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Appears in Collections:Literature and Languages Journal Articles
Peer Review Status: Refereed
Title: Mapping the Glocal and Deciphering the Asymmetry of Economies of Code in Giacomo Marramao's The Passage West
Author(s): Baker, Peter
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Issue Date: 2015
Citation: Baker P (2015) Mapping the Glocal and Deciphering the Asymmetry of Economies of Code in Giacomo Marramao's The Passage West, Politica comun, 8.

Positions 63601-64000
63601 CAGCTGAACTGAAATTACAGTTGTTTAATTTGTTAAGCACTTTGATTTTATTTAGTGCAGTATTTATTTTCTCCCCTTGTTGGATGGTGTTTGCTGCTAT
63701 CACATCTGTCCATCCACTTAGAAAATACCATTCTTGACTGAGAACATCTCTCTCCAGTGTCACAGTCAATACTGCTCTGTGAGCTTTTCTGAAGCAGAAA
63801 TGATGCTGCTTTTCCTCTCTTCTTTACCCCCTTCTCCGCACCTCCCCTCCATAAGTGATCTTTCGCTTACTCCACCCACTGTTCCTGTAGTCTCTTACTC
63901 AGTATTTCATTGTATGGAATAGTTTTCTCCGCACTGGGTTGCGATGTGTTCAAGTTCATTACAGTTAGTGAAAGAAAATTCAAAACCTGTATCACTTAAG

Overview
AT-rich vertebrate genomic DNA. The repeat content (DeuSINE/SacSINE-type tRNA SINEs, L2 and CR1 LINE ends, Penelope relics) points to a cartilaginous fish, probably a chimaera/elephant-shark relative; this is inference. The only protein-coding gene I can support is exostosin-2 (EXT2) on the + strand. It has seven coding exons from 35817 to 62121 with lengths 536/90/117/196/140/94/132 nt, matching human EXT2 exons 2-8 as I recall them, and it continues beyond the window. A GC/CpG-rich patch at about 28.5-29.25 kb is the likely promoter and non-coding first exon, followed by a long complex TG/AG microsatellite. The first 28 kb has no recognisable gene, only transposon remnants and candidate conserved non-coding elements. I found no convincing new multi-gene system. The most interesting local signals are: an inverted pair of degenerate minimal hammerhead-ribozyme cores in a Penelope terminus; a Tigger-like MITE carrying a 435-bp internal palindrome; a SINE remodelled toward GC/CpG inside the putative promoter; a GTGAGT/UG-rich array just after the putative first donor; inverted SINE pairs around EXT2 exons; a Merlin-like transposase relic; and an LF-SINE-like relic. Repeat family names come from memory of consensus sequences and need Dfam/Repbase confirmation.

Abstract: First paragraph: The Passage West (2012) by the Italian philosopher Giacomo Marramao, translated from the original Passaggio a Occidente (2003), is a remarkable contribution to understanding the new global paradigm we, as both westerners and non-westerners, inhabit, elaborating on the meaning of globalization and political modernity in our times with an eye to both reinterpreting the heritage of the west and proposing possible political horizons for the future. As the title of the work already suggests, central to Marramao´s proposals is the figure of the West itself, though perhaps it is more accurate to say a certain history of the West, or even of the West as history. If this is the case, this place is not (or not only) geographical. It, rather, marks a certain before and after where the “after” will eventually become the emergence of the global age itself as the passage west. This ‘west’ should be understood, then, on both a conceptual and historical level. With reference to the former, we are to understand that the West is a very particular form of universality, exceptional, following Max Weber, in the course of human history, and universal in so far as it dominates by unifying, thereby realizing, the universal in its very etymology. Only one modality of the universal is known to it: that of domination. Specifically, this domination has its root in “a particular declension of rationality, which is even more central than the logic of power” (151). Its biggest armament is its particular form of rationality, and this rationality is in turn dependent upon “specific forms of ‘practical-rational behaviors’ that have no adequate parallels in other cultures” (Marramao, 151).
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